How to Love God More

A top Christian question is, “How can I love God more?”

How can I:

  • Manage my affections?
  • Feel more thankful?
  • Be more consistent in my love?

What makes for a good Christian attitude? Let’s look at four steps to loving God more.

1. Start with the facts about God.

Our feelings come from somewhere. They come from our ideas—from the facts we observe and the judgments we make about them. To grow in our affections toward God (in our feeling of love), we need to start with facts about what God has done.

Why did Moses sing to the Lord? “For he hath triumphed gloriously: the horse and his rider hath he thrown into the sea” (Exodus 15:1b). God had become his salvation; that’s why Moses exalted him (v. 2).

Stick to the facts. God has made himself known. He has given us a reason to worship him. Gideon’s story shows the same point: God causes worship by revealing himself. Gideon worshiped because of what God was doing. He founded his faith on God’s promise and action.

2. Base your feelings on the facts.

My eBook When I Don’t Love God as I Should shows how love in the Bible is a response to value—emotion is a response to thought. That’s why people throughout the Bible experienced such rapture.

“My soul doth magnify the Lord,” said Mary, “And my spirit hath rejoiced in God my Saviour. For he hath regarded the low estate of his handmaiden: for, behold, from henceforth all generations shall call me blessed. For he that is mighty hath done to me great things; and holy is his name” (Luke 1:46-49).

When are hearts hot? When does the fire of emotion burn? When we muse, says Psalm 39:3—when we think.

3. Be ready for shifts in feelings.

Though feelings come from our thoughts, the process is not immediate, and we don’t always have control over it. If feelings come from thoughts, we should not judge our feelings too harshly. Feelings are a reaction, but thoughts are the cause. When we fail to feel “as we should,” the culprit is our thoughts.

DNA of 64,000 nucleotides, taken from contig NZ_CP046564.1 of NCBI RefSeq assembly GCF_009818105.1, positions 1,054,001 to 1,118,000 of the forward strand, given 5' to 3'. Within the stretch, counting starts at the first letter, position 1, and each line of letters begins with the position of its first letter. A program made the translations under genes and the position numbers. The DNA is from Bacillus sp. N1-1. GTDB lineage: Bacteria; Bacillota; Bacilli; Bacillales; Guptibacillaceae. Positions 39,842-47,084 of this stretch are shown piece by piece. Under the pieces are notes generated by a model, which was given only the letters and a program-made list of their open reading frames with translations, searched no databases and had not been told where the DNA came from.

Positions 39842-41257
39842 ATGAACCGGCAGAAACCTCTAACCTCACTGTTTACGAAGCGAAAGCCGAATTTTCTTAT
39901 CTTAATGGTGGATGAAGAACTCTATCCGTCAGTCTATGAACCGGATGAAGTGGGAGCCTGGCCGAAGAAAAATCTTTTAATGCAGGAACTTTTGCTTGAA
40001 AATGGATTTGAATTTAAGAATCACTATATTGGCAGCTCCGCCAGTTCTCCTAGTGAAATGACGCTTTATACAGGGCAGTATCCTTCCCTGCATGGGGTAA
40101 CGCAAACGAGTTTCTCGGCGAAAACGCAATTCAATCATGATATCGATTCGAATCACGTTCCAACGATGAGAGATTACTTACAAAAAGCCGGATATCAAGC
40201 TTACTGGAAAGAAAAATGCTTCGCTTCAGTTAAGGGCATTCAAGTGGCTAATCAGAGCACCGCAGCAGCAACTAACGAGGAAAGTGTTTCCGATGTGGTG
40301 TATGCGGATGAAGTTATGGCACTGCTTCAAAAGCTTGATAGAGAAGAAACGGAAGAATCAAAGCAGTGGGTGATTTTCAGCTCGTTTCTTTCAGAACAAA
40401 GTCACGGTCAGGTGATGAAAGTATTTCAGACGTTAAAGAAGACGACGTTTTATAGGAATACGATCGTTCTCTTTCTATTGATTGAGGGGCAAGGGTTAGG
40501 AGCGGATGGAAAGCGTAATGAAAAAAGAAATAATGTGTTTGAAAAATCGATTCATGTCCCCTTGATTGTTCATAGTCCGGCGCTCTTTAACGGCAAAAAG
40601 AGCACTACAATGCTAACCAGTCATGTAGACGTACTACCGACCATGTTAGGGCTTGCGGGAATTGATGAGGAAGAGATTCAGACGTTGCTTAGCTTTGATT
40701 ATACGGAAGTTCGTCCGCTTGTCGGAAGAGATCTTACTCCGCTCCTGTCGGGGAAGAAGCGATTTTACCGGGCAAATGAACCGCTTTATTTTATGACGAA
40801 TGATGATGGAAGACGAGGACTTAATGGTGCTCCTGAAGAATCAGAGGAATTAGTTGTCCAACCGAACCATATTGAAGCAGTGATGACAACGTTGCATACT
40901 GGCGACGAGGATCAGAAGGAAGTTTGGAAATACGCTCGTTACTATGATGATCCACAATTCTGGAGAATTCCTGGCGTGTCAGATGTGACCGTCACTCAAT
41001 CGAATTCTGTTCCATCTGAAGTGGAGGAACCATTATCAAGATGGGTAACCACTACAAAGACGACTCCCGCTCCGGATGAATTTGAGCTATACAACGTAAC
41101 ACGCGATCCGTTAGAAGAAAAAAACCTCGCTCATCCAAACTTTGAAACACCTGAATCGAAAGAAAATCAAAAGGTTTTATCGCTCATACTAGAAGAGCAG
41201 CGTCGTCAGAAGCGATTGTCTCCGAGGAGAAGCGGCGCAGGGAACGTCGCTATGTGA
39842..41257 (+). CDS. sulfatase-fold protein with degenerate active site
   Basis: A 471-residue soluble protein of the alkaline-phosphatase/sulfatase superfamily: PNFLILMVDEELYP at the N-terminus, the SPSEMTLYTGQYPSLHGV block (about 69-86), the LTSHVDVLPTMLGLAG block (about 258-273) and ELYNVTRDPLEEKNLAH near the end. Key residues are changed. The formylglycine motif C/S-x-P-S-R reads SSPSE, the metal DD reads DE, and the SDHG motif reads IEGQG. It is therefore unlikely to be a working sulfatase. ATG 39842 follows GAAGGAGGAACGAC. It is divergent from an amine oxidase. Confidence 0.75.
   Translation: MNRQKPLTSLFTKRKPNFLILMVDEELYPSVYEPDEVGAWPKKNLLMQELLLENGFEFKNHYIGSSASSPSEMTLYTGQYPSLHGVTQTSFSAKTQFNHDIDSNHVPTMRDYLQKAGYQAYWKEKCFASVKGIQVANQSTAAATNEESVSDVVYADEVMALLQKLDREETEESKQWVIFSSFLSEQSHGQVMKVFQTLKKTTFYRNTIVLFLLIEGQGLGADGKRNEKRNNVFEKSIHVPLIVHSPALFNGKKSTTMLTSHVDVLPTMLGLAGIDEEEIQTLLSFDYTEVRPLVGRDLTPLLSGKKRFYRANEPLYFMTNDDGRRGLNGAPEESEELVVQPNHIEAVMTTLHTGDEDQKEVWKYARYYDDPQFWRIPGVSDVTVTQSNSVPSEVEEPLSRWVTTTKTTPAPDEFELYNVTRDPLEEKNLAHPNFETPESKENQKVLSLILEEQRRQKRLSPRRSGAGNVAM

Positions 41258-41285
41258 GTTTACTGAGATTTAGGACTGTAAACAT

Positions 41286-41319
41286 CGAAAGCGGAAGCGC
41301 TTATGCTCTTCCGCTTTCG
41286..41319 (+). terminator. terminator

Even Jesus experienced troubled feelings. For example, he said, “Now is my soul troubled; and what shall I say? Father, save me from this hour: but for this cause came I unto this hour” (John 12:27). His emotional turmoil was the kind that comes when we are forced to chose one value over another. Notice where the conflict is: not between his thoughts and his feelings. Rather, the conflict is between two thoughts which vie to be the highest value: Jesus thinks of how good it would be if he were saved from that hour. But he also thinks about his chosen goal and the joy set before him (Hebrews 12:2). Both of these thoughts result in emotions. Here Jesus chooses the greater long-range value, as against the immediate one.

Scripture does not place emotions against the mind and reason, as if they were a separate consideration or agent. Emotions are our way of experiencing the values grasped by the mind. For this reason, we should not condemn an emotion itself, or judge it. Emotions simply are. The emphasis of Scripture is on our choice of what to do with these emotions.

For example, Ephesians 4:26 says, “Be ye angry, and sin not: let not the sun go down upon your wrath.” There is a place for strong emotions, and there is a way to experience them without sinning.

4. Return your mind (and heart) to the facts.

Set your mind and heart on the good things God is doing. As we see in Matthew 11:3, even John the Baptist may have doubted Jesus at one time. In response, Jesus pointed to the facts:

“Go and shew John again those things which ye do hear and see: The blind receive their sight, and the lame walk, the lepers are cleansed, and the deaf hear, the dead are raised up, and the poor have the gospel preached to them” (v. 4-5).

Christian, when you wonder how to love God more, remember the reason he is worth loving. Remember the reward.

“Henceforth there is laid up for me a crown of righteousness, which the Lord, the righteous judge, shall give me at that day: and not to me only, but unto all them also that love his appearing” (2 Timothy 4:8).